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It’s Vinick vs. Santos, maybe, on ‘The West Wing’

Who will be next president on show?
/ Source: The Associated Press

If Jimmy Smits is destined to become the next U.S. president, he’s not dressing the part.

Wearing a track suit, athletic shoes and slouchy hat pulled low over his forehead to an interview, he looks exactly like a star traveling incognito and not a candidate for the nation’s highest office.

Is this a bid to deflect speculation about whether Matt Santos, his character on “The West Wing,” wins the Democratic presidential nomination in Wednesday’s season finale and the election next year?

Turns out Smits is wearing a poker face along with his casual look.

“Bet on the ‘M*A*S*H’ guy, that’s what I say,” he told The Associated Press. He’s talking about former “M*A*S*H” star Alan Alda, back on series TV as Republican presidential contender Arnold Vinick.

Yeah, right. Not a chance Smits is giving away next year’s outcome, when viewers will learn who follows two-term President Josiah “Jeb” Bartlet (Martin Sheen) in the Oval Office.

Smits is equally cagy about whether Santos will be the Democrat who faces Vinick in the show’s seventh season. The election will be in an episode airing in late fall, with the inauguration in early 2006.

Last week, Santos rejected the vice presidential spot on a ticket headed by current Vice President Russell (Gary Cole), deciding he couldn’t play second fiddle to the second-rate veep.

Despite party pressure to avoid a convention floor fight — after a seamlessly united GOP meeting anointed Vinick — Santos looked like he was ready for combat with Russell and Pennsylvania Gov. Baker (Ed O’Neill).

Smits offers to divulge a bit of the drama that unfolds 9 p.m. EDT Wednesday. Talking to executive producer John Wells shortly after the real-world 2004 political conventions were held, both remarked on how carefully controlled and sterile the events were (with the exception, Smits says, of Barack Obama’s rousing speech).

“The Democratic convention on ‘West Wing’ will be more reminiscent of Chicago but not in terms of its violence. There’s going to be a convention, not a slickly produced television show,” he said.

The 1968 Chicago gathering, marked by wild protests and arrests, produced losing candidate Hubert Humphrey (defeated by Richard Nixon).

“The West Wing” convention could result in something more remarkable than chaos: A Santos victory would put the fictional world ahead of the real one in giving a Hispanic a chance for the presidency.

“It counts for a lot,” Smits said, especially among young people who can be inspired to aim “for something better.”

Time for a party switch?A Santos presidency likely would be cast in the liberal Bartlet mold. A win by Vinick, a moderate U.S. senator from California, would open a new storytelling horizon for the show — and require changes in the White House staff that includes series stars John Spencer, Allison Janney, Bradley Whitford and Richard Schiff.

But the party switch would put the show created by Aaron Sorkin in tune with political reality for the first time in five years. When “The West Wing” debuted in September 1999, Democrat Bill Clinton was in office; since 2001, Republican George W. Bush has been in power.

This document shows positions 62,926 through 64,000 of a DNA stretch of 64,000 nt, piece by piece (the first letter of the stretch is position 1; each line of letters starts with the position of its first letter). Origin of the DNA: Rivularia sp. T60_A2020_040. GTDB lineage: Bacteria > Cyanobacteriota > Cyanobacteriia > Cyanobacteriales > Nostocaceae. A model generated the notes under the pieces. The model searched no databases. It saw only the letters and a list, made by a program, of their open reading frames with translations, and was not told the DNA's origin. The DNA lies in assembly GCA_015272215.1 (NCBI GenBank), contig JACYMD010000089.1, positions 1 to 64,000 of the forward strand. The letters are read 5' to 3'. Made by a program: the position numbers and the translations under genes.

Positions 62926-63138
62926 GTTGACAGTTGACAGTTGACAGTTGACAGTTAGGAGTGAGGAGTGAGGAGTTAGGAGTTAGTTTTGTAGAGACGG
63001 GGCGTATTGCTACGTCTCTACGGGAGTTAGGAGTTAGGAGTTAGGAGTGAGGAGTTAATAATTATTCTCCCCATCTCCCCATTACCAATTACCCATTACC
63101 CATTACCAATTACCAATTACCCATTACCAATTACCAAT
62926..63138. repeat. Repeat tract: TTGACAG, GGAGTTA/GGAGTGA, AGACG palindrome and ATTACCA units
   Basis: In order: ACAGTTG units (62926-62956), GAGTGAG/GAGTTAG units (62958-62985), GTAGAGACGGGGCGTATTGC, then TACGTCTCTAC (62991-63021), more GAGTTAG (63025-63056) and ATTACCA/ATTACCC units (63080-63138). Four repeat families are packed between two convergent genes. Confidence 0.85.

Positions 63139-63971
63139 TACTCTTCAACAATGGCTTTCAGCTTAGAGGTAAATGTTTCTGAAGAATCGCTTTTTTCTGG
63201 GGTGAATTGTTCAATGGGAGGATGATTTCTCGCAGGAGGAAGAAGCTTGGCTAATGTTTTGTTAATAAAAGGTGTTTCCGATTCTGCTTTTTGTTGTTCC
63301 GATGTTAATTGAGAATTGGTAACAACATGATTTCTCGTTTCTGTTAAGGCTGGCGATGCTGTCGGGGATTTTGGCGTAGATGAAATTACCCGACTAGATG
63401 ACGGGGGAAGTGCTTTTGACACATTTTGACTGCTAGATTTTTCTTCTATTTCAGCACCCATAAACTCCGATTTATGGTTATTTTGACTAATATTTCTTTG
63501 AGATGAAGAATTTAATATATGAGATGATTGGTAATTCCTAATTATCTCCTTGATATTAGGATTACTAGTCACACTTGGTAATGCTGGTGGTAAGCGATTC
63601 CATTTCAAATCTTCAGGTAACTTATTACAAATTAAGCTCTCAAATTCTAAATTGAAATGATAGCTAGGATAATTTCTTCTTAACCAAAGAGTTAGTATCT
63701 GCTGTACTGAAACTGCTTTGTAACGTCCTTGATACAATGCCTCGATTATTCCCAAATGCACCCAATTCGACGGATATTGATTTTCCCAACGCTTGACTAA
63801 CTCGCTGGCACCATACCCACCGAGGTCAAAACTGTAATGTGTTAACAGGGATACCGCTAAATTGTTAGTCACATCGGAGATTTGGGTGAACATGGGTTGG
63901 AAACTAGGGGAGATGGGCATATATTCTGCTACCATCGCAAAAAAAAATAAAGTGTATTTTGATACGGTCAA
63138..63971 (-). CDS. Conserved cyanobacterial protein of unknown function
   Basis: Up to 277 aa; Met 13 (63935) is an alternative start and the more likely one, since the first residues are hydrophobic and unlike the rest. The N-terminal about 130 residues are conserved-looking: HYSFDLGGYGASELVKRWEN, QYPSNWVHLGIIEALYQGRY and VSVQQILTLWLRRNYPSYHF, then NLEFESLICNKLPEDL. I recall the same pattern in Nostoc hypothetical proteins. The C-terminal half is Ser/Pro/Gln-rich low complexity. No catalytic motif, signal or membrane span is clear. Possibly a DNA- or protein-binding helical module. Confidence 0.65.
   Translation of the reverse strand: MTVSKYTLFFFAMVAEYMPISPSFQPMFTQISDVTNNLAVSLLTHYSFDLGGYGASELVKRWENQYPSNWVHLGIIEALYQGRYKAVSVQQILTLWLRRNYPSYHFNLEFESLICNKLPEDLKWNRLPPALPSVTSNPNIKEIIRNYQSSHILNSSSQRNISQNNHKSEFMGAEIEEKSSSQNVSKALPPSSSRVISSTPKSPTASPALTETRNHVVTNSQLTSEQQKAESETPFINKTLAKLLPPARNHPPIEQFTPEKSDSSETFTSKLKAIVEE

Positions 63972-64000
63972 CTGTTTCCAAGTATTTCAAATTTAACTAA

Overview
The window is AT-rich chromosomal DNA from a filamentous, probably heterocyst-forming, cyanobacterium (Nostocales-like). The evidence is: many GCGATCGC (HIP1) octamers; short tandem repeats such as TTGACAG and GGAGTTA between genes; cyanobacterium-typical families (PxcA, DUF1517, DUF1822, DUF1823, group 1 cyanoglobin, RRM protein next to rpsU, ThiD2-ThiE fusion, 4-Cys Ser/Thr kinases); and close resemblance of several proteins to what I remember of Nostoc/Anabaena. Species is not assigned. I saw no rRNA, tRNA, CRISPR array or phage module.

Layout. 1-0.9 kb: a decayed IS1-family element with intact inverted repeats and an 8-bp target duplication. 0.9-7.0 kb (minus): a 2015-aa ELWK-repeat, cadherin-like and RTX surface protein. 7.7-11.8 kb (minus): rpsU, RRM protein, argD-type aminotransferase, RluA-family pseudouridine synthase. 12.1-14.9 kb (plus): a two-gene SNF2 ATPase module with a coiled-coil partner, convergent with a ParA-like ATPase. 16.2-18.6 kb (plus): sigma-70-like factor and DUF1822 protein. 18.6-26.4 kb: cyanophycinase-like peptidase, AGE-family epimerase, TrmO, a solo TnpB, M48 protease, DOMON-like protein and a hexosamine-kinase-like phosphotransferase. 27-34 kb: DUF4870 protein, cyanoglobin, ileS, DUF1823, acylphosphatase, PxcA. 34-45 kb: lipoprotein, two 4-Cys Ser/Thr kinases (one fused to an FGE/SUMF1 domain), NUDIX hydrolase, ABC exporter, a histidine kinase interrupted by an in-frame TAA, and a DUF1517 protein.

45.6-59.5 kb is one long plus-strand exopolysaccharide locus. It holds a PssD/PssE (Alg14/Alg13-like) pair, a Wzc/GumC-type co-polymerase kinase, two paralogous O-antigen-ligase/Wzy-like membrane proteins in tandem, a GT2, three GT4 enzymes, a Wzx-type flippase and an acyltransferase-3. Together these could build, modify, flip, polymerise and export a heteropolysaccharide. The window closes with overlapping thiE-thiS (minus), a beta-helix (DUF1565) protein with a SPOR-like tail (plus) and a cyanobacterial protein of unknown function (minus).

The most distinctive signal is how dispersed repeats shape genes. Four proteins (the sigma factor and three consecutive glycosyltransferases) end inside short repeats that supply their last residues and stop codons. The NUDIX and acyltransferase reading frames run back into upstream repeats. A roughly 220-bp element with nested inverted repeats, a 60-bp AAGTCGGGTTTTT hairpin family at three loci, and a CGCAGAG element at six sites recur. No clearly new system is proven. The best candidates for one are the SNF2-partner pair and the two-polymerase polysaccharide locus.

Vinick is far from a Bush mirror image, however. This season, he’s been portrayed as a man who questions his own faith and refuses to allow religious fervor, or lack thereof, to be a campaign issue.

He’s also an abortion rights supporter, although he tried and failed to draw an anti-abortion candidate onto the ticket as vice president.

Wells acknowledges a GOP candidate of Vinick’s stripe would have trouble surviving to a general election. He blames the primary system, he says, for encouraging candidates in both parties to embrace an extremism antithetical to most Americans.

“We do try to point out ways this could be done better, whether or not it’s politically feasible. ... We have a system that’s seriously broken in the primary process,” he said.

Vinick’s challenge in the general election will be to “energize the people who ring door bells,” the party’s conservative faithful, Wells said.

This year, as the series has shifted between the campaigns and White House crises, the political machinations have provided a new energy.

“Any time you find a story area you haven’t done before, it’s very exciting. That’s really the challenge in a long-running series,” Wells said.

The hard-fought campaign brought a ratings bounce but, as in the past, the numbers dipped when the Fox hit “American Idol” returned. For the season to date, “The West Wing’ is averaging 11.2 million weekly viewers; at its peak, it drew 17.2 million.

NBC renewed the show for next season, noting it draws one of television’s most affluent audiences for sponsors. Wells also has a strong relationship with the network as producer of other series including the long-running “ER.”

Smits, who is contracted to remain with “The West Wing” through next season, as is Alda, said he’ll be happy whether his character is central to the outcome or not.

A series veteran (“L.A. Law,” “NYPD Blue”), Smits said he can occupy himself creating a show for ABC under a development deal he recently signed with the network.

Playing the loser might have another benefit. In a visit to a doctor’s office recently, Smits was confronted by a man who recognized him from “The West Wing” and who “espoused the whole Republican thing to me.”

“I just say the lines, man,” was the actor’s nonpartisan response.